James Ambrose Cotham OSB (1810-1883) was a Douai monk of the English Benedictine Congregation, active as a missioner monk and colonial official in early colonial Tasmania, or Van Dieman’s Land as it was then called, and later as a missioner in England. When he arrived in Tasmania in 1835 local society was striving hard to shake off its despised reputation as ‘the sole gaol of England’ for transported convicts, and the social climate around his mission was one of hostility. Nevertheless, he was highly effective in working with transported convicts, especially women, despite inadequate resources from government departments and the personal antipathy of his Benedictine superior, Archbishop Polding of Sydney. At the start of his ministry in Tasmania he built Australia’s earliest Catholic parish church, St John’s in Richmond (later remodelled to plans provided by the English architect A. W. N. Pugin) On leaving Tasmania in 1851 Cotham returned to England and from 1852 to 1873 worked in the fashionable spa town of Cheltenham, which had a strong Evangelical tradition. In Cheltenham he used his mission to reconcile the aspirations of the rising professional class of English Catholics, predominantly converts, with the needs of alienated Irish immigrants, and he was responsible for building Charles Hansom’s Gothic Revival church of St Gregory the Great. Cotham had a reputation for simplicity and a direct and uncomplicated manner which today we might identify as a sign of personal integrity: these stayed with him throughout his life, as did his tenacity, humour, combativeness, and an intense dislike of rain. He remained close to his family, in Lancashire and Australia, withstanding the censure this brought from some of his Benedictine confrères when he used personal financial resources for their benefit. His brother Lawrence died as an ‘old colonist’ whose family had become thorough-going Australians within one generation. Making extensive use of his surviving papers, Joanna Vials’s new biography explores Cotham’s work in both Europe and the Antipodes, and by focusing on the wide reach of his life allows us insight into the interlocking relationships of family, religion and society in developing the spirit of an age.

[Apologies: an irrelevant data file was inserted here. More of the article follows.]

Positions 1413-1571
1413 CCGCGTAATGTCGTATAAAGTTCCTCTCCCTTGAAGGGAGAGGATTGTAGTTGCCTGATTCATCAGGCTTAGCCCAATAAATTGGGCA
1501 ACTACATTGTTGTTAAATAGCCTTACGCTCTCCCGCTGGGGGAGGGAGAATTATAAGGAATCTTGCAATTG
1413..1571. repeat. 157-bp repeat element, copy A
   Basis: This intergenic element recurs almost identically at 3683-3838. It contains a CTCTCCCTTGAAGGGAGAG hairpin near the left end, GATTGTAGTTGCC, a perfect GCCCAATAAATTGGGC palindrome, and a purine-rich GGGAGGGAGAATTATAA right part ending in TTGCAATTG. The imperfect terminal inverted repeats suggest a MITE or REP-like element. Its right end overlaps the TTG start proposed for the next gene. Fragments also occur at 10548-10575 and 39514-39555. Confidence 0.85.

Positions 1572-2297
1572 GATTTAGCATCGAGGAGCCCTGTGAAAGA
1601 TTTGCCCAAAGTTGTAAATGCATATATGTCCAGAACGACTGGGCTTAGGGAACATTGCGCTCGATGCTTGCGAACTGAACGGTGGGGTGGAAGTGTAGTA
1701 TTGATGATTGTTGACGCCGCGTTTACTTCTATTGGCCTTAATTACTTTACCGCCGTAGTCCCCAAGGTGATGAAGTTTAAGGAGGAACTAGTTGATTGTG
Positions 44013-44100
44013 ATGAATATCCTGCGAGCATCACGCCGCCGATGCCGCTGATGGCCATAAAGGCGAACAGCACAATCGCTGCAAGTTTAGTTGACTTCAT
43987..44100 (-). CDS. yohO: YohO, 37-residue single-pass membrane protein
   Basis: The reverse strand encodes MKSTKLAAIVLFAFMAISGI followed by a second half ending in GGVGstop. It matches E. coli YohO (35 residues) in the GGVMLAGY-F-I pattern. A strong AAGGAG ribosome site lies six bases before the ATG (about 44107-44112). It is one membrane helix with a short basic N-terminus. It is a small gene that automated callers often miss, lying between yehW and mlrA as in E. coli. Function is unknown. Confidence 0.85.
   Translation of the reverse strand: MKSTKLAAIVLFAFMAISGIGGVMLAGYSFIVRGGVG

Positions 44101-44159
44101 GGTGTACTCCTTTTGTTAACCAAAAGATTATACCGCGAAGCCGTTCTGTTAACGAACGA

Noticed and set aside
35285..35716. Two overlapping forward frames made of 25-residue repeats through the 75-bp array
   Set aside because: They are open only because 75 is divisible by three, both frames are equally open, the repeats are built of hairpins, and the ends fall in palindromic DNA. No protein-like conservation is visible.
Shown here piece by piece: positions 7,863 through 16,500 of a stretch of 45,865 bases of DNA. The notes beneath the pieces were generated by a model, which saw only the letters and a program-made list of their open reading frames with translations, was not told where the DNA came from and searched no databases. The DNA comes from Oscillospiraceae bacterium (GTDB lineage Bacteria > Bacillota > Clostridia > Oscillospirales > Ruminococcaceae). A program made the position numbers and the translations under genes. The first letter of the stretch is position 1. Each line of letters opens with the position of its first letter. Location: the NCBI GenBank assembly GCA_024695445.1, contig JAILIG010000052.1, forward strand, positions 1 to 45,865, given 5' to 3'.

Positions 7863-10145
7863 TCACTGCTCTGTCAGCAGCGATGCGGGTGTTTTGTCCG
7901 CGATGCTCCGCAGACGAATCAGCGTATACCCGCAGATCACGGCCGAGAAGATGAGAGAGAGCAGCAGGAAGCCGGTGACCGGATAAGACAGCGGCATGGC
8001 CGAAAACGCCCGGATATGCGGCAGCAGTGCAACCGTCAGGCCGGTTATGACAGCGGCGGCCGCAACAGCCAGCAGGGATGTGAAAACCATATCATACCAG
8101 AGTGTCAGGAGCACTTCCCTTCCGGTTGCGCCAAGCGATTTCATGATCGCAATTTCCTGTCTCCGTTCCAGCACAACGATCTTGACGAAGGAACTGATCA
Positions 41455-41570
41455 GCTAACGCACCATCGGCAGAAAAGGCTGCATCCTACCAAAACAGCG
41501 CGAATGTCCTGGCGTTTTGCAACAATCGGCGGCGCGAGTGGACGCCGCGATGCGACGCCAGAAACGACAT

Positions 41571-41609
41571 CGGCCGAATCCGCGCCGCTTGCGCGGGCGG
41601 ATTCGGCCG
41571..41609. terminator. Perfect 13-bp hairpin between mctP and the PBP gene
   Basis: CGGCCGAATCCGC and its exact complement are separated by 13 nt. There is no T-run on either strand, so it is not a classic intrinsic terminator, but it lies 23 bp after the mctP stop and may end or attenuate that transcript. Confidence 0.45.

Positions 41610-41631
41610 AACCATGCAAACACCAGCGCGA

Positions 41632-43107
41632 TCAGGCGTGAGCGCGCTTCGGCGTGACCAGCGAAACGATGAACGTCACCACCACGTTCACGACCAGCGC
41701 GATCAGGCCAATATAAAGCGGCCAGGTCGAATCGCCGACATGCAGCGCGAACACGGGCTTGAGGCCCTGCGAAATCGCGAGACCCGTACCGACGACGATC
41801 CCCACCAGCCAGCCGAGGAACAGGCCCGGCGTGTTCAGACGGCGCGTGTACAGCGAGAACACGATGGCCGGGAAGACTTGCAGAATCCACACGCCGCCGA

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About the Author
Table of Contents
PART ONE: ‘ENGLAND SEEMED HARDLY LARGE ENOUGH’.
1 ‘I was known there by the name of Little Larry’.
2 Alma Mater
3 ‘The Most Neglected Portion of the Catholic World’
4 ‘You may calculate upon no little trouble with him’.
5 A miserable state of affairs
6 Hobart and Richmond, 1835–1838
7 Launceston, 1838–1844
8 ‘Ce Jeune Prètre Parle le Francais’
9 Widening Horizons
10 Teetotal Society
11 Lawrence and Sarah Cotham in Van Diemen’s Land.
12 New Regimes
13 Taking up the Reins
14 In his own words
15 HMS Anson.
16 Quid prodest?.
17 Fr Cotham’s Oratory
18 Convict Chaplains in the Sole Gaol of England
19 ‘When You Destroy Hope in Man You Destroy
20 Congenial Pursuits.
21 Interlude: Visit to Port Phillip, 1846
22 ‘The Sure Prospect’—Loosening the Ties
23 ‘Called To Go On Board’.
PART TWO ‘THERE CAME A MAN OF INDOMITABLE ENERGY’.
24 Return to England
25 ‘Cheltenham, resort of the good and the gay’
26 ‘I consider it is time we should bestir ourselves in good
27 ‘Numerous but Poor’
28 Appeals and Tenders.
29 Co-Worker and Friend.
30 ‘A Ceremonial of a Very Gorgeous Character’
31 ‘Cum Illo Benè’
32 School Report: Making Good Progress.
33 ‘Much yet remains to be done.’
34 ‘I hope you will withstand their rascality.’
35 Celebrating the Divine Service
36 The Congregation of the Daughters of the Cross of
37 Reluctant Guarantor and Landlord.
38 Family Business and Financial Acumen
40 Looking Beyond St Gregory’s
41 Resignation from the Cheltenham Mission
42 Leaving Douai Again
43 The Final Mission
44 Enforced Quiet
45 The Spolia of Ambrose Cotham’s Life